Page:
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National Apprenticeship Week: Exploring opportunities in apprenticeship

November 04, 2021
By: Ashwin Shenoy

National Apprenticeship Week (NAW) will see its 7th annual celebration from Nov. 15 to 21 this year. Key individuals in areas such as government, industry and education will host events that highlight the importance of apprenticeship in the workforce. These events will showcase how apprenticeship programs can address challenges such as supply chain demands, public health issues, and advancing initiatives in diversity and equity — especially amid the COVID-19 pandemic.

According to the U.S. Department of Labor (DOL), there has been a 70 percent increase in new apprentices since 2011. While the number of new apprentices fell 12 percent from FY 2019 to FY 2020 — likely due to the COVID-19 pandemic — DOL found that 3,143 new apprenticeship programs were established nationwide in FY 2020, representing a 73 percent growth from 2009 levels.

  DOL is using NAW this year as an opportunity to highlight Registered Apprenticeship Programs (RAP). RAPs differ from Industry-Recognized Apprenticeship Programs (IRAP) in terms of their components and requirements. Both programs, however, are validated by DOL or a DOL recognized State Apprenticeship Agency.

RAPs provide progressive increases in wage consistent with increases in skill; IRAPs are paid as well, although pay increases are a not required component. IRAPs do not require any on-the-job learning, while RAPs generally require a minimum of 2,000 hours or one year of on-the-job learning. They can be competency-based in lieu of a required minimum time, however.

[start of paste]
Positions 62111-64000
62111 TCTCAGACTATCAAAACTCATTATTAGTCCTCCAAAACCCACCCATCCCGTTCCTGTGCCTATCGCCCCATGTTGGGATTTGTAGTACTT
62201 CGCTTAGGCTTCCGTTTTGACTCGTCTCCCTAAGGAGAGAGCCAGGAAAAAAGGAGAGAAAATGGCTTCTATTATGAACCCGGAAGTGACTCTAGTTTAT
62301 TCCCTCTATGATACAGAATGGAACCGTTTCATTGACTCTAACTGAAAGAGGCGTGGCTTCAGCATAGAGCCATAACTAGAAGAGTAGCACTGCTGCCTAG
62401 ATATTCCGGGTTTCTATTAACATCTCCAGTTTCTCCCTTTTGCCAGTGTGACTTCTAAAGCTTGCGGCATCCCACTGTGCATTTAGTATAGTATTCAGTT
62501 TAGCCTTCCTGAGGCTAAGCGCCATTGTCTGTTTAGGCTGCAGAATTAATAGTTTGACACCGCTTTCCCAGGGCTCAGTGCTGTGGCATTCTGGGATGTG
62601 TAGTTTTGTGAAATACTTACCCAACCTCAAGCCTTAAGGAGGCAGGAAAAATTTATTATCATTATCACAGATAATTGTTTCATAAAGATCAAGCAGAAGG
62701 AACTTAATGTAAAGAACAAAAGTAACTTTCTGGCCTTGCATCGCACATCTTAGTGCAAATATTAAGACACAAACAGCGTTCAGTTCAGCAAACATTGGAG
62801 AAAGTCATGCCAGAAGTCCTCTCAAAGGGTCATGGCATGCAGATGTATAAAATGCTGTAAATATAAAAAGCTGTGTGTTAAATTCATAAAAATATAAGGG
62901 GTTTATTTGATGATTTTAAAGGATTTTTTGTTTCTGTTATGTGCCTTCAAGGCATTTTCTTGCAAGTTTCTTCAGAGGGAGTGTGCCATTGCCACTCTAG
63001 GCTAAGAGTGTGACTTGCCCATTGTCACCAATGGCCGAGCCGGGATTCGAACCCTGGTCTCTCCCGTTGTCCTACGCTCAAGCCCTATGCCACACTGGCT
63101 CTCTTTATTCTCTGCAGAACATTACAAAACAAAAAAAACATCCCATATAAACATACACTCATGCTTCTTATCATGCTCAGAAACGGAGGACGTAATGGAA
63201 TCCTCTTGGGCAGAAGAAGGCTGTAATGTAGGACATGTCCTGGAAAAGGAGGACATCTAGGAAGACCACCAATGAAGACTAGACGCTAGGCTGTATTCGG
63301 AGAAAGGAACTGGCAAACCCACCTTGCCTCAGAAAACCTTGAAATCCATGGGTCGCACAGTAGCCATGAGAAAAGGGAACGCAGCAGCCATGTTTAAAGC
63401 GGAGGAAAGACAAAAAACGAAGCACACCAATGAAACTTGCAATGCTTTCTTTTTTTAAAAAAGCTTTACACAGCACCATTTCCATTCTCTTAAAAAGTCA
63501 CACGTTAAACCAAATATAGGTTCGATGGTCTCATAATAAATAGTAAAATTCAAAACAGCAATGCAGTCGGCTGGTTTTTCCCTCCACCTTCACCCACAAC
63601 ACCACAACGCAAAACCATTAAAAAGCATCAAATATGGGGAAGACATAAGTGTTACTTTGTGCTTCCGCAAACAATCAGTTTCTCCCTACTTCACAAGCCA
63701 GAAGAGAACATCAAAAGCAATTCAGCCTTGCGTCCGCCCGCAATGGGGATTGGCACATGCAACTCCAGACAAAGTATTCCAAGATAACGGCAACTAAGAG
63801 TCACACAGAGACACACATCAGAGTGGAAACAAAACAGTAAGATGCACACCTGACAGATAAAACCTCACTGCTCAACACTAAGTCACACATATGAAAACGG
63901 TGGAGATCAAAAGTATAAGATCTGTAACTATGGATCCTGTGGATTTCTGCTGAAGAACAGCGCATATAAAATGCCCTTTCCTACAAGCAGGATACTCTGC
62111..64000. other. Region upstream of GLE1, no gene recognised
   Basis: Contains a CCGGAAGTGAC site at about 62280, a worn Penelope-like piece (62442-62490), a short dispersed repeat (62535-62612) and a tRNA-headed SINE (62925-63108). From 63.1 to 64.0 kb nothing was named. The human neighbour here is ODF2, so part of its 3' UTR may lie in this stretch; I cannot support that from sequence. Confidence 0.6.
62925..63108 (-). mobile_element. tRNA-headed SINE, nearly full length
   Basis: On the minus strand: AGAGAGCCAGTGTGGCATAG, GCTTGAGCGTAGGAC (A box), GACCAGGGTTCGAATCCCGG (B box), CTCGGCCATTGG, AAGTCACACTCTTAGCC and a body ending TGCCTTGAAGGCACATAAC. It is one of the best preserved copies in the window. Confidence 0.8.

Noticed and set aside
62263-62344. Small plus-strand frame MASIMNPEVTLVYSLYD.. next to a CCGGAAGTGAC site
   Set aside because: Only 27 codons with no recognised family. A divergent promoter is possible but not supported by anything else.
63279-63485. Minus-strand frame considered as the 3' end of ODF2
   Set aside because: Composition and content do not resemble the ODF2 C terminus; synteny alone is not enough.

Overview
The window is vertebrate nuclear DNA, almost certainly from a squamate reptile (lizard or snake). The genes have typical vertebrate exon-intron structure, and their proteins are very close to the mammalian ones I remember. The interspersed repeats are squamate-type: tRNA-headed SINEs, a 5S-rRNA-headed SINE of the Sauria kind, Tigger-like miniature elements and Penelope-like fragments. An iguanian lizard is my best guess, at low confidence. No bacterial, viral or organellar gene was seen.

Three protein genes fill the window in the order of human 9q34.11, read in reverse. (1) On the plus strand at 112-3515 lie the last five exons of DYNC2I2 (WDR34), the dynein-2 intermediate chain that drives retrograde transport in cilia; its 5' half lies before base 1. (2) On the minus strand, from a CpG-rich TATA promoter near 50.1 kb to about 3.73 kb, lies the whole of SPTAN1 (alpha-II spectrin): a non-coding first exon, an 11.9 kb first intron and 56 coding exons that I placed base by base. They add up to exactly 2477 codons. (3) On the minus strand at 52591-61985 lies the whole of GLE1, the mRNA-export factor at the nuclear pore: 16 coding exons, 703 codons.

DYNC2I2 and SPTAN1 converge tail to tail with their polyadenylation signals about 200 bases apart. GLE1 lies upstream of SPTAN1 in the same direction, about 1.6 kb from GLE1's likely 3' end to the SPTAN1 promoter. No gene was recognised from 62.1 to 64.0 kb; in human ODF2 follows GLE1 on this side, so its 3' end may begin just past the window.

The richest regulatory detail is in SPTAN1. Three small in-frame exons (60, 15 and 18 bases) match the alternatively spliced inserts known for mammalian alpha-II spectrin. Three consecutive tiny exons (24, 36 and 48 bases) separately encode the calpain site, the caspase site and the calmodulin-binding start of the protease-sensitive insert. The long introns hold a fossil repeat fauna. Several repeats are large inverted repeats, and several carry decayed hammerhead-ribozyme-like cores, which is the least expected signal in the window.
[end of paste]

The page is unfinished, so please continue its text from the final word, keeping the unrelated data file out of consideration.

DOL recommends that RAPs have a minimum of 144 hours of related classroom learning for each year an apprentice is in the program. For IRAPs, however, the respective industry sets the standards and requirements for the related classroom learning component.

DOL also recommends RAPs have a one-to-one ratio of experienced workers to apprentices in order to ensure a productive work and learning environment, although RAP sponsors can request an expanded ratio to satisfy occupational needs. IRAPs do not have a set ratio of experienced workers to apprentices. Regardless, they are required to provide mentorship opportunities for apprentices.

After the completion of either program, apprentices earn credentials conveying proficiency. RAPs award a nationally recognized certificate of completion from DOL or a DOL recognized State Apprenticeship Agency. IRAPs award at least one credential that is industry-recognized. Credentials from both programs count positively towards the Workforce Innovation and Opportunity Act (WIOA) Credential Attainment Rate.

More information on National Apprenticeship Week can be accessed here.